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Why oh why do rock stars die young?

A department of the bleedin' obvious special report

Internet Security Threat Report 2014

Liverpool John Moores University has evidently opened its own department of the bleedin' obvious by revealing that rock and pop stars often die prematurely because of their penchant for a fast-track lifestyle fuelled by drugs and booze, The Daily Telegraph reports.

The uni's study of 1,050 US and European artists discovered they are twice as likely to die early than the rest of the population. Specifically, "100 stars died between 1956 and 2005 with US stars dying at 42 on average and those from Europe at 35"*. Drink and narcotics accounted for a quarter of all celebrity clog-poppings.

The Telegraph cites some famous examples of substance-driven oblivion, including Elvis Presley, Jim Morrison and Kurt Cobain. Tupac Shakur also merits a mention for not living long enough to drink and drug himself into the grave, since he was shot four times at the tender age of 25.

NME's news editor Paul Stokes explained: "The problem is that rock stars often spend the first years of their careers struggling to get by and then get everything really quickly. There is no control mechanism and with a culture which often lauds excessive behaviour that spells problems."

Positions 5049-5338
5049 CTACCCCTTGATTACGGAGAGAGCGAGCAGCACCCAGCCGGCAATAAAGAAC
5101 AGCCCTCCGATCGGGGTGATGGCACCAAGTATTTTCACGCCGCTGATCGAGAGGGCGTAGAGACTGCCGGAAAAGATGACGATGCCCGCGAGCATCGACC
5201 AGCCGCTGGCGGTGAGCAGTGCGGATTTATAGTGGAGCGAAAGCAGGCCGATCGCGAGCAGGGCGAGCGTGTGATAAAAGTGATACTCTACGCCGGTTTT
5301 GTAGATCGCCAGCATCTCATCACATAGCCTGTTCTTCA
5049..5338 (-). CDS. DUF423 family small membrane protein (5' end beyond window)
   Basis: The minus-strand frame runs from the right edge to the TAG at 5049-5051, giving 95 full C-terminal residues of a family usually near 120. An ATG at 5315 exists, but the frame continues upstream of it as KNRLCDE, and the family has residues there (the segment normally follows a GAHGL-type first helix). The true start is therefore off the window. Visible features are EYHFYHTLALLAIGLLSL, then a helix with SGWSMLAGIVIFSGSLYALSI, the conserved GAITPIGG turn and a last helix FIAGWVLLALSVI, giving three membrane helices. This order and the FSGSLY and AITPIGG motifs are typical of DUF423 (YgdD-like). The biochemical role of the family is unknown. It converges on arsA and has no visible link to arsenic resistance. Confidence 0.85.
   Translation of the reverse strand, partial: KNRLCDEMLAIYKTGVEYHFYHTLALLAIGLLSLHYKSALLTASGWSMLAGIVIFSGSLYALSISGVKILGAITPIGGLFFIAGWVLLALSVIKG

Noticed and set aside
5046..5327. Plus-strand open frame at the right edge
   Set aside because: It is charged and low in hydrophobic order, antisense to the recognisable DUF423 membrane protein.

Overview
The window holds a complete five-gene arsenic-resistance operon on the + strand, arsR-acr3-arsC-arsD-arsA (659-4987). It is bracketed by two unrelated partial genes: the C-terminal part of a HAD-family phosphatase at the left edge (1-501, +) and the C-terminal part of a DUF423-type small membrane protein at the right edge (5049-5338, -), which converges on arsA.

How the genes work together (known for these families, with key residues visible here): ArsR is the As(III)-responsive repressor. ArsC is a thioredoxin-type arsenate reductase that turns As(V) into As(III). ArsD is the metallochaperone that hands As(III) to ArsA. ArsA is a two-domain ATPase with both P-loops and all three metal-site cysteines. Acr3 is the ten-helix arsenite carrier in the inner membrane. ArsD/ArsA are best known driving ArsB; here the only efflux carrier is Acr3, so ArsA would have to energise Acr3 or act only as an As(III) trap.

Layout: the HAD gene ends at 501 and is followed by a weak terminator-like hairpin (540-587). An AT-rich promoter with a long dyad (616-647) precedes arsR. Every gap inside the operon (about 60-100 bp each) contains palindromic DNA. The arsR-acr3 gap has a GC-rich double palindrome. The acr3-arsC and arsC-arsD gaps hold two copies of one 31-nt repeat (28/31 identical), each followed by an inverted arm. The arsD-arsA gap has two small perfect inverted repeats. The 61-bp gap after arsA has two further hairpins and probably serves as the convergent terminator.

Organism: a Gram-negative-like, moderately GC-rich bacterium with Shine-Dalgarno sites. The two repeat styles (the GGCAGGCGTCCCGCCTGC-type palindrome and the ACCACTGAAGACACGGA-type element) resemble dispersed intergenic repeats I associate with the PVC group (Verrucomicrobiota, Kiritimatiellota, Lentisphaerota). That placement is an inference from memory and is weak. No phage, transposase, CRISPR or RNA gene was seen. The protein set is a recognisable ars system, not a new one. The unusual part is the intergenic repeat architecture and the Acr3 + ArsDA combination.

Researchers said their findings "should be looked at seriously by the music industry". The music industry responded with a BPI statement declaring: "A very small minority do encounter problems, which due to their fame and success are played out in the media and given a greater prominence than those of young people in other walks of life. Record labels always seek to support the minority of artists who experience difficulties of this kind."

The latest talent to succumb to "excessive behaviour" is, of course, Amy Winehouse - hardly a shining example for the "one in 10 children in the UK aspiring to be a pop star", according to the researchers.

Head researcher, professor Mark Bellis, commented: "Public health consideration needs to be given to preventing music icons promoting health-damaging behaviour among their emulators and fans. Stars could do more to actively promote positive health messages, but these need to be backed up by example." ®

Bootnote

*Given that this is the European average, we suspect the actual figure would be considerably lower if researchers had not added the Rolling Stones' combined ages (roughly 540 years, by our reckoning) into the equation.

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